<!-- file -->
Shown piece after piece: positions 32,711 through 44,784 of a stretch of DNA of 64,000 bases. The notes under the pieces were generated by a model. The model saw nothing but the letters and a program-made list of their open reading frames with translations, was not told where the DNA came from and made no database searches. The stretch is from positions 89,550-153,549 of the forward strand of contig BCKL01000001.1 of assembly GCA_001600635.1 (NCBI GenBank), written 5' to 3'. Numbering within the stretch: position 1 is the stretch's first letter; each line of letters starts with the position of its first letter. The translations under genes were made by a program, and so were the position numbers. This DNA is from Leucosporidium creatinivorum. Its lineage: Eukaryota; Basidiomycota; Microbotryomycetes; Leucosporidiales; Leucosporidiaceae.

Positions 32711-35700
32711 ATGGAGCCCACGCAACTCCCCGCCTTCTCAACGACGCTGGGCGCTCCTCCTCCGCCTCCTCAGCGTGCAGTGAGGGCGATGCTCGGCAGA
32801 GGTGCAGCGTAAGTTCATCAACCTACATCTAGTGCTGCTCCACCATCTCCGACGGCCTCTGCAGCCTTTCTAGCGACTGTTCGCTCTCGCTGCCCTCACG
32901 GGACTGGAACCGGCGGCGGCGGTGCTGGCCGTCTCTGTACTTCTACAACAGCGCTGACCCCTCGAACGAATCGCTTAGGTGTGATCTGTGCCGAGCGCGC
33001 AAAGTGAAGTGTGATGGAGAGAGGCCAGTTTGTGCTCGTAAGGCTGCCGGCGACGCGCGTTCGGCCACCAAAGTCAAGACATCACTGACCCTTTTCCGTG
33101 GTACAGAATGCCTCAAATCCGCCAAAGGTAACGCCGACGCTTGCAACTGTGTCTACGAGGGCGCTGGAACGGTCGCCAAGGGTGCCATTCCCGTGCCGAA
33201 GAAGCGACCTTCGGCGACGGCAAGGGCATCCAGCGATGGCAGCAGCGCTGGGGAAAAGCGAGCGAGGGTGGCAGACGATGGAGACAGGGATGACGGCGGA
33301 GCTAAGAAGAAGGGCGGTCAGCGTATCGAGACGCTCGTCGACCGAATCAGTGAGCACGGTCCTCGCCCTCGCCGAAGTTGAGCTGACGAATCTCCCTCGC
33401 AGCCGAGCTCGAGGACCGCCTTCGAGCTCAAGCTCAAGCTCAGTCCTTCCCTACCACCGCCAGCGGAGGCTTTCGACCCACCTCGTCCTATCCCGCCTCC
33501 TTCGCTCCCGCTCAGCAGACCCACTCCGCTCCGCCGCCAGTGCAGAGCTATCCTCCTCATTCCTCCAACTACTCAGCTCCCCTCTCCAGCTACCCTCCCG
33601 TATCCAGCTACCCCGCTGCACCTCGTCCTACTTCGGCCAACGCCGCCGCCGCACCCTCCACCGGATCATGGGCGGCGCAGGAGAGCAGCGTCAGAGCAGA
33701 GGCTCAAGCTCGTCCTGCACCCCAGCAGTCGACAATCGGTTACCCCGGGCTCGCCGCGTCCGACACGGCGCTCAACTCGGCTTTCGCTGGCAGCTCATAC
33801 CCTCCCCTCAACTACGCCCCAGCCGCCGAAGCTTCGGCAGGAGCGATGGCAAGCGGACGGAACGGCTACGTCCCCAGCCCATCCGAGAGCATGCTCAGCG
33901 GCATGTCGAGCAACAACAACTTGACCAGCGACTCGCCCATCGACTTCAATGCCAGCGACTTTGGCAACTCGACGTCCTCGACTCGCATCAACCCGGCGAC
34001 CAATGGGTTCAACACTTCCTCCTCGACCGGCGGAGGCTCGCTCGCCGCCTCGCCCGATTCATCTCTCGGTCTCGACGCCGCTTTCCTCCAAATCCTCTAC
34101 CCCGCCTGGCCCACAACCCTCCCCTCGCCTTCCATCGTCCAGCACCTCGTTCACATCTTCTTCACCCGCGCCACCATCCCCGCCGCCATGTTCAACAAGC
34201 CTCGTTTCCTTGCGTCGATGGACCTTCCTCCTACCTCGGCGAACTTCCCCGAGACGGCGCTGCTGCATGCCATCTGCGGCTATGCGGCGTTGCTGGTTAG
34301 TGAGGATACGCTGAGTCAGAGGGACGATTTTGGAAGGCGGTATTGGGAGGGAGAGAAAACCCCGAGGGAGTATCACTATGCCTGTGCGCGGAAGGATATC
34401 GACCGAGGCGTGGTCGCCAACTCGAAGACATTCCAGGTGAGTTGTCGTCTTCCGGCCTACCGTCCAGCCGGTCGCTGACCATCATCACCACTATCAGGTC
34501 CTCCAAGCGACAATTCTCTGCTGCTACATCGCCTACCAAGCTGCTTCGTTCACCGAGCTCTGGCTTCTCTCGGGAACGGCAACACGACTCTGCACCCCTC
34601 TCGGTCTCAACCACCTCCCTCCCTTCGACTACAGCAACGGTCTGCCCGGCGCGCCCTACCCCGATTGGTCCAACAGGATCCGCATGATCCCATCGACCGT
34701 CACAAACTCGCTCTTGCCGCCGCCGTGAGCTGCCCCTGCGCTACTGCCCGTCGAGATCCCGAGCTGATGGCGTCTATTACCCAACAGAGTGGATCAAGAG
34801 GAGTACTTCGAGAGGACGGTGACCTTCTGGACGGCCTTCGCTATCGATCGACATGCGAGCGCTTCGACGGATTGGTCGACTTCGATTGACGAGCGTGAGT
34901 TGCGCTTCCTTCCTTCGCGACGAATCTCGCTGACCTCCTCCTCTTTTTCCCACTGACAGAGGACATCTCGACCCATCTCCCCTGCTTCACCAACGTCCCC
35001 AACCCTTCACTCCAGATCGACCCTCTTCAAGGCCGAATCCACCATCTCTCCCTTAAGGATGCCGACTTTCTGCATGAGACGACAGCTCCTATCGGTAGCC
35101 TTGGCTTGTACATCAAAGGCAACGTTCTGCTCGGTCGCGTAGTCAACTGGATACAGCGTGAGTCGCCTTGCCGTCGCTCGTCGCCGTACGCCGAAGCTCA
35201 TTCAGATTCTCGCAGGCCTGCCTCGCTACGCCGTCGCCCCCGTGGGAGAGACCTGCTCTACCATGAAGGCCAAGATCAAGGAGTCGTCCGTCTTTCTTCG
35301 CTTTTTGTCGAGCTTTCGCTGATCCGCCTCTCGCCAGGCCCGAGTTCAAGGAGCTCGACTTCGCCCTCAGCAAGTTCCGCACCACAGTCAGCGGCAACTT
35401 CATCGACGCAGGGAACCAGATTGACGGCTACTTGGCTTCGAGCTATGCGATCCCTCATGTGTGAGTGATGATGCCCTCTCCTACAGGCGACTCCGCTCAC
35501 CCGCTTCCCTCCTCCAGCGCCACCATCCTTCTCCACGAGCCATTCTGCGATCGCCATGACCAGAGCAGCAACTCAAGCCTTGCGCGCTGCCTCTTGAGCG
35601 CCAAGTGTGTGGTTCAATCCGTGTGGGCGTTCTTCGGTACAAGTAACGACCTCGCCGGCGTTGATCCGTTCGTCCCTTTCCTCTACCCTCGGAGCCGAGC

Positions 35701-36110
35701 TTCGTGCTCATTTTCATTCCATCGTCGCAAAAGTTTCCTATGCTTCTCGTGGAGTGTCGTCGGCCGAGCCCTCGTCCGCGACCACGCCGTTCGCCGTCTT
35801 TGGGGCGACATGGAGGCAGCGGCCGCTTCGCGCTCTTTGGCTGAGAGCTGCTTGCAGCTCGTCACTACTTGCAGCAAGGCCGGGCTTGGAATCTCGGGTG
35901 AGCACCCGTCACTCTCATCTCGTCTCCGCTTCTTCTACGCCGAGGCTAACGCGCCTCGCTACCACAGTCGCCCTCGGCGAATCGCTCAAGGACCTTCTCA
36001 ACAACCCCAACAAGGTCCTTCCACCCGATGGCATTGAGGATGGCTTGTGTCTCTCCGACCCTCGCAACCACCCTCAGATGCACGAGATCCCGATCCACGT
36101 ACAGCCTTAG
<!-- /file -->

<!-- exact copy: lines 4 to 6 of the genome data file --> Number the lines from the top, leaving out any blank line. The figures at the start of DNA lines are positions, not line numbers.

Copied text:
32801 GGTGCAGCGTAAGTTCATCAACCTACATCTAGTGCTGCTCCACCATCTCCGACGGCCTCTGCAGCCTTTCTAGCGACTGTTCGCTCTCGCTGCCCTCACG
32901 GGACTGGAACCGGCGGCGGCGGTGCTGGCCGTCTCTGTACTTCTACAACAGCGCTGACCCCTCGAACGAATCGCTTAGGTGTGATCTGTGCCGAGCGCGC
33001 AAAGTGAAGTGTGATGGAGAGAGGCCAGTTTGTGCTCGTAAGGCTGCCGGCGACGCGCGTTCGGCCACCAAAGTCAAGACATCACTGACCCTTTTCCGTG